The prestige and notoriety of the California Centered: Printmaking exhibit has grown steadily in its 13 years.
Merced College Art Professor and exhibit curator Louisa Benhissen said she’s seen the entries more than double in her three years helping to put the competition on.
As the show continues to grow, so too does an opportunity for Merced College’s aspiring artists. Of the 70 artists selected to display their works at this year’s competition, a record 10 are Merced College students.
“It’s a juried show, which means artists pay to enter their work,” Benhissen said. “We had over 200 submissions and selected 100 for the show. Merced College Professor Joseph Tipay juried the event, which means he selected the three winners. The winners get solo shows (in the future).
“What looks good on your resume is having an exhibition record. That’s what people want to see and that’s the route to being a professional artist. It’s really important for students that feel like they maybe want to go into teaching or want to become a commercial artist, to have these shows under their belt.”
The exhibit is on display at the Merced Multicultural Arts Center, located downtown on Main Street, now through Saturday, June 1. Benhissen said the three best of show winners have their works on display on the top floor, with the rest of the competition occupying the first floor.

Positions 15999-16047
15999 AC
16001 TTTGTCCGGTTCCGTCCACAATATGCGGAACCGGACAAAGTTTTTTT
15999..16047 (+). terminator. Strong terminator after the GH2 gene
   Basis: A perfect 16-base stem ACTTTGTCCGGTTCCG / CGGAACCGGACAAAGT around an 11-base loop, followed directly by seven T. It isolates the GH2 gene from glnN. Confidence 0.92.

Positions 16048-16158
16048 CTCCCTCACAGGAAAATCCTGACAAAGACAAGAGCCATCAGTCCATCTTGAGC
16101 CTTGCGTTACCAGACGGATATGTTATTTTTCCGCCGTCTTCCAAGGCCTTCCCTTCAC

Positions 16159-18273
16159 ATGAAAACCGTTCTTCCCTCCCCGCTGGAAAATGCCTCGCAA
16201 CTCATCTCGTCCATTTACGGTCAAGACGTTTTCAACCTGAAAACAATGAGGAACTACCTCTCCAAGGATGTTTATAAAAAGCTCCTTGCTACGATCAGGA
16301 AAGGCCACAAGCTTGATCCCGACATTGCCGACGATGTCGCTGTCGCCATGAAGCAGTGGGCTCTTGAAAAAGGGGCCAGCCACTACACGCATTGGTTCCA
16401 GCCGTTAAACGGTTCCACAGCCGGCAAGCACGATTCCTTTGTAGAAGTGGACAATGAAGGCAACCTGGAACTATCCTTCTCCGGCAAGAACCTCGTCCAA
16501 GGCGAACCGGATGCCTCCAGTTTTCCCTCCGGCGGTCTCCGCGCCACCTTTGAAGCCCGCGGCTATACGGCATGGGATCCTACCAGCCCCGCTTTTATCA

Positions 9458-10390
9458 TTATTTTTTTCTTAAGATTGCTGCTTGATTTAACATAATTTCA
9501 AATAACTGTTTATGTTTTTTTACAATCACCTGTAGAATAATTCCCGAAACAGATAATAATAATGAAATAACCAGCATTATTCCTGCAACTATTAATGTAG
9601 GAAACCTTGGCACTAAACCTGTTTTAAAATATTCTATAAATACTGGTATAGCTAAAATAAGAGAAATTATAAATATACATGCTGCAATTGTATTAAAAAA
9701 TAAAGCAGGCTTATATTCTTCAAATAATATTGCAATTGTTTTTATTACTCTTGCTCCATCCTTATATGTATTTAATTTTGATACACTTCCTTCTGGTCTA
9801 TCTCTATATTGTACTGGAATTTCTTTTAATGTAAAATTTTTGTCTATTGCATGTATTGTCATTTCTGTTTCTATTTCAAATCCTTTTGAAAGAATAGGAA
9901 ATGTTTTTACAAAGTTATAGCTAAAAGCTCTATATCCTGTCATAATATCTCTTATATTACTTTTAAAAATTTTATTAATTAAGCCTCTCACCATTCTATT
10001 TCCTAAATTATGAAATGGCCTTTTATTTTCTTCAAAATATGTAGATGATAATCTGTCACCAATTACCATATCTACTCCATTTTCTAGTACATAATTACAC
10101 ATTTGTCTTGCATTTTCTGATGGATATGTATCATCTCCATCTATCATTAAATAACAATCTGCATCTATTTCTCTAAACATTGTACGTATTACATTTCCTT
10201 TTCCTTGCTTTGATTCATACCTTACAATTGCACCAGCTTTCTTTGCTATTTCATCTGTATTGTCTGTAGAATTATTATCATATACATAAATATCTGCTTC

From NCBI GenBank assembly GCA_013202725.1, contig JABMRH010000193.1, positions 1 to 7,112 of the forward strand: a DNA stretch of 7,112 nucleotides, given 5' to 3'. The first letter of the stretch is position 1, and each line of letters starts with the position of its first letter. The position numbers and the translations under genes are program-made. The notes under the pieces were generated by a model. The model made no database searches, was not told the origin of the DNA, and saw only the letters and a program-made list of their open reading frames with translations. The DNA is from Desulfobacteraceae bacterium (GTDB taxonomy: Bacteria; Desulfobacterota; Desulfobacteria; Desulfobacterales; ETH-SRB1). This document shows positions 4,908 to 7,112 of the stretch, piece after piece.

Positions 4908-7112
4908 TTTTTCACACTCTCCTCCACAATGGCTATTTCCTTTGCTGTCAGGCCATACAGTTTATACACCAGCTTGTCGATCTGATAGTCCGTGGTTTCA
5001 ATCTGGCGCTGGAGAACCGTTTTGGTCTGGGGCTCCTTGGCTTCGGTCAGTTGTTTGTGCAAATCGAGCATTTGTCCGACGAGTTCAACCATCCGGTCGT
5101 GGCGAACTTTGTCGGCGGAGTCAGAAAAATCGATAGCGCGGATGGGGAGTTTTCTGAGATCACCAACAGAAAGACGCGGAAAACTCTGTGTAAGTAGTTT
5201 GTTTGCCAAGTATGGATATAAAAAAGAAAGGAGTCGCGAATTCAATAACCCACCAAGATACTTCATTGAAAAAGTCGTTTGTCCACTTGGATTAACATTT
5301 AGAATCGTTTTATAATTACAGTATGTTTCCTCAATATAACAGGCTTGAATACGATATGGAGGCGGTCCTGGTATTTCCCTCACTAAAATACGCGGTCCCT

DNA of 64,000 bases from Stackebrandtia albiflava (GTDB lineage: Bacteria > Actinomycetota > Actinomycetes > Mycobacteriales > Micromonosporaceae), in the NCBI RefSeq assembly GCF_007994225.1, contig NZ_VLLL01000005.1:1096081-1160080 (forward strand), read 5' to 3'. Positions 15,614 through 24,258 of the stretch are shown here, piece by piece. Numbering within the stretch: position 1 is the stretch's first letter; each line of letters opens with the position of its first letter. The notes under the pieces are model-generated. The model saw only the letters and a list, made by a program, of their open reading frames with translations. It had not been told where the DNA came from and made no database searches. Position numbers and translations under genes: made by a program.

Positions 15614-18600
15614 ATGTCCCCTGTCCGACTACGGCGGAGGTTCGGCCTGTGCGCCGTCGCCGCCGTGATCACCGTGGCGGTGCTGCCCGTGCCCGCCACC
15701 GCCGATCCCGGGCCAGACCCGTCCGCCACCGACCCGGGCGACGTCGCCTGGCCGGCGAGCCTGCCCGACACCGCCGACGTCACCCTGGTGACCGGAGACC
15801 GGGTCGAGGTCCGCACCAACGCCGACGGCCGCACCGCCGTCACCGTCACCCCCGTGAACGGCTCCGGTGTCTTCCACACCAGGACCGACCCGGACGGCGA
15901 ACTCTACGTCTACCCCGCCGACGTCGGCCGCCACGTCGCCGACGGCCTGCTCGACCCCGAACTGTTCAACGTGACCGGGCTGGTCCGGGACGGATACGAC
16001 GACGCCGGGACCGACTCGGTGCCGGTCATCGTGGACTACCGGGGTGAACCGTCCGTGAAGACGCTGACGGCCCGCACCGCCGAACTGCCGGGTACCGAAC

The competition was open to all artists from California. The only requirements were that the submitted pieces be created within the last three years and made with a traditional printmaking medium.
Printmaking was the first way of mass producing art according to Benhissen. It can take on many forms and be used through many different mediums, which is part of what makes the show so exciting.
“Printmaking is a traditional technique in art,” Benhissen said. “Instead of making just one drawing or one singular painting, you could draw an image and then manually print it out and make multiple editions. There are many different techniques in printmaking, but basically to summarize it, you take a fine point and etch or carve your drawing into something. You’re left with a relief image that’s raised and then you put ink on it. Most people run them through a printing press.
“You can use wood, linoleum, stone, metal and plexiglass. Printmaking has a variety of different techniques and methods in it, and this show is made up of all of them.”
Merced College has had ties with the show since its inception. Former Art Professor Jamie Brzezinski started the annual exhibit and raised it from infancy. Benhissen helped pick up the mantle in 2017 and has enjoyed watching it steadily grow.
“We have people from all over the state showing in this, not just students, but professors and professional printmakers as well,” Benhissen said. “There are so many jury shows happening around the country and world. A number of people have told me that this one is becoming the forefront for the jury printmaking show.”